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Egyptian President Sisi Pardons 712 Prisoners


FILE - In this Oct. 6, 2013 file photo, activists are detained during clashes with riot police in Cairo, Egypt. Egyptian President Abdel Fattah al-Sisi has pardoned 712 prisoners, though previous crackdowns on Islamist opponents and liberal activists mark what some rights groups call the worst period of political repression in Egyptian history.

Egyptian President Abdel Fattah al-Sisi has pardoned 712 prisoners, the state news agency MENA said Wednesday, and security sources said many of those freed were youth jailed for anti-government protests.

A full list of those pardoned was not immediately available.

Since coming to power in 2014, Sisi has presided over a sweeping crackdown on Islamist opponents and liberal activists that rights groups say is the worst period of political repression in Egyptian history.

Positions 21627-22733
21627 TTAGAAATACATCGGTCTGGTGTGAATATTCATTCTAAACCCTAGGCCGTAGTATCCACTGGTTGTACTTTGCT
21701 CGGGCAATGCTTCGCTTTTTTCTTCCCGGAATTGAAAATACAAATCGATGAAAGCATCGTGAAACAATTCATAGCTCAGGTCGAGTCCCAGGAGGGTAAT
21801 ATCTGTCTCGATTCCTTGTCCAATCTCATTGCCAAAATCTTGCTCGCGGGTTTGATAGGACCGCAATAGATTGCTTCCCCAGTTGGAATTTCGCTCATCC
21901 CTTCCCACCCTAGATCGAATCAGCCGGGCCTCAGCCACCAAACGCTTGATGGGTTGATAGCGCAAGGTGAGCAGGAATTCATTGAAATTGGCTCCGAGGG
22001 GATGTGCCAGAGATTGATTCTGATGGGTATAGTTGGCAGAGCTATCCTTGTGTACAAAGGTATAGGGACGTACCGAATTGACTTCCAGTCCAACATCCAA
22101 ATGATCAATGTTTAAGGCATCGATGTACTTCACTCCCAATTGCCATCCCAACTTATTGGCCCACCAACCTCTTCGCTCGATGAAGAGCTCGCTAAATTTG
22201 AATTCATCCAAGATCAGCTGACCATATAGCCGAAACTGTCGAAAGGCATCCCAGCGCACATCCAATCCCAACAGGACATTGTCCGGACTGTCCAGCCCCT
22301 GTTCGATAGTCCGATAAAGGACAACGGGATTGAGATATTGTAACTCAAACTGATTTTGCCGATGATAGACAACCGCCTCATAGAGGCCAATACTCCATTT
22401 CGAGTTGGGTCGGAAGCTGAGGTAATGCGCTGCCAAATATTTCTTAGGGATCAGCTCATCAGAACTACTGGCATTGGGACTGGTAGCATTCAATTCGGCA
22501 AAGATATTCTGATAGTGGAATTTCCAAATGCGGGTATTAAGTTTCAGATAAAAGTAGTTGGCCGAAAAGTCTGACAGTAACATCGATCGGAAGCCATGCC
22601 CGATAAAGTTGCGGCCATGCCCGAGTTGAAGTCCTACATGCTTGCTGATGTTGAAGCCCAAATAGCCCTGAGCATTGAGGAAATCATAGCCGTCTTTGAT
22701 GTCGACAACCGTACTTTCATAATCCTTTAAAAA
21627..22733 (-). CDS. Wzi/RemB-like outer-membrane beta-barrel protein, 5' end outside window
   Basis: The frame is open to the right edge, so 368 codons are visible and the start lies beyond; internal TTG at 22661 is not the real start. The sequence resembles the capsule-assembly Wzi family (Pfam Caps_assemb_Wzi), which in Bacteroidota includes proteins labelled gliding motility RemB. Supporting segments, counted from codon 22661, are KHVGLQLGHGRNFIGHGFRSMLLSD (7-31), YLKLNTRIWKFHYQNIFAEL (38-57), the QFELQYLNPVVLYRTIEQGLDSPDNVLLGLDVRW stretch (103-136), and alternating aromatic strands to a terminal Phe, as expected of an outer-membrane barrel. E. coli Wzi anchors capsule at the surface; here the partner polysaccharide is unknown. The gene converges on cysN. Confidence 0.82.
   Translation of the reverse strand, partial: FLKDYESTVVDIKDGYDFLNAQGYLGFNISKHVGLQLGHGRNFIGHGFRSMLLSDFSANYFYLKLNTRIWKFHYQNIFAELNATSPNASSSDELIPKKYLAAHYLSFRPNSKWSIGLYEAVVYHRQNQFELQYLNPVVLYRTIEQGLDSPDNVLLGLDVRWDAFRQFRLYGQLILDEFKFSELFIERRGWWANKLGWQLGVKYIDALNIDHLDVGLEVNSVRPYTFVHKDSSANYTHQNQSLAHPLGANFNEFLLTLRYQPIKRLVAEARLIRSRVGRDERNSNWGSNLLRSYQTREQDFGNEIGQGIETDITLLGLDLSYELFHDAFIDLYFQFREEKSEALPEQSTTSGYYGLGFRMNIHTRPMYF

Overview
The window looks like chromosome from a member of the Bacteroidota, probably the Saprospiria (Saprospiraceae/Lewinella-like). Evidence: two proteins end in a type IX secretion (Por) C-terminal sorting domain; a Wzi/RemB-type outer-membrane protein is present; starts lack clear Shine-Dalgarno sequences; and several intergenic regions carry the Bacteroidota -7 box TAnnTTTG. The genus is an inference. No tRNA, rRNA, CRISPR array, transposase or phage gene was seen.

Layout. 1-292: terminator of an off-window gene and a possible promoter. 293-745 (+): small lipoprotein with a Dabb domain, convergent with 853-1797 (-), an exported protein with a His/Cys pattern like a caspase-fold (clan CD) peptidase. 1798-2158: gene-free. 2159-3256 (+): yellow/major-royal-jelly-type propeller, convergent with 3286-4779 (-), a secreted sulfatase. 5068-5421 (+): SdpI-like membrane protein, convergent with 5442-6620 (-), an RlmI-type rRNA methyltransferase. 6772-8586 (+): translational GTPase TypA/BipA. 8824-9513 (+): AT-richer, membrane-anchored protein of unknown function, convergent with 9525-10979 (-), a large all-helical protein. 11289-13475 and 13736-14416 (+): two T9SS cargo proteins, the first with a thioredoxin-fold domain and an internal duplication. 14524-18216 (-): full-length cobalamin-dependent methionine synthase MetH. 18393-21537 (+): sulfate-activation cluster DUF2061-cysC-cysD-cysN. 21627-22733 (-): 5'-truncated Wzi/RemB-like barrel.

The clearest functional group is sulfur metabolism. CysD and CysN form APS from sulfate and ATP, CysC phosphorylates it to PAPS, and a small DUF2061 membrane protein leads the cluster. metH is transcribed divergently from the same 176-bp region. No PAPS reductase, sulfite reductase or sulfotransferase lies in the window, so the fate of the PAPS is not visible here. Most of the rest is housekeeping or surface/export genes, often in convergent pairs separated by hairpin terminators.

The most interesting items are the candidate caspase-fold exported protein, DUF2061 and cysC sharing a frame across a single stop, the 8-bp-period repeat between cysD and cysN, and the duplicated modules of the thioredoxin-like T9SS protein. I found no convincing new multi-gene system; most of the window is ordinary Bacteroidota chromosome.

He has issued pardons several times a year, including on major national holidays, often releasing students and young protesters.

Egypt in 2013 passed a law requiring interior ministry permission for any public gathering of more than 10 people, effectively ending the mass protests that helped unseat two presidents in the span of three years beginning in 2011.

Sisi is a former military chief who toppled elected Islamist president Mohamed Mursi in 2013 after mass protests against his rule. Critics say public dissent continues to be suppressed as matter of policy under Sisi.

Sisi denies there are political prisoners in Egypt.

He was sworn in for a second term as Egyptian president on Saturday, amid a crackdown on opponents after a landslide victory in a March election from which all serious opponents had withdrawn.

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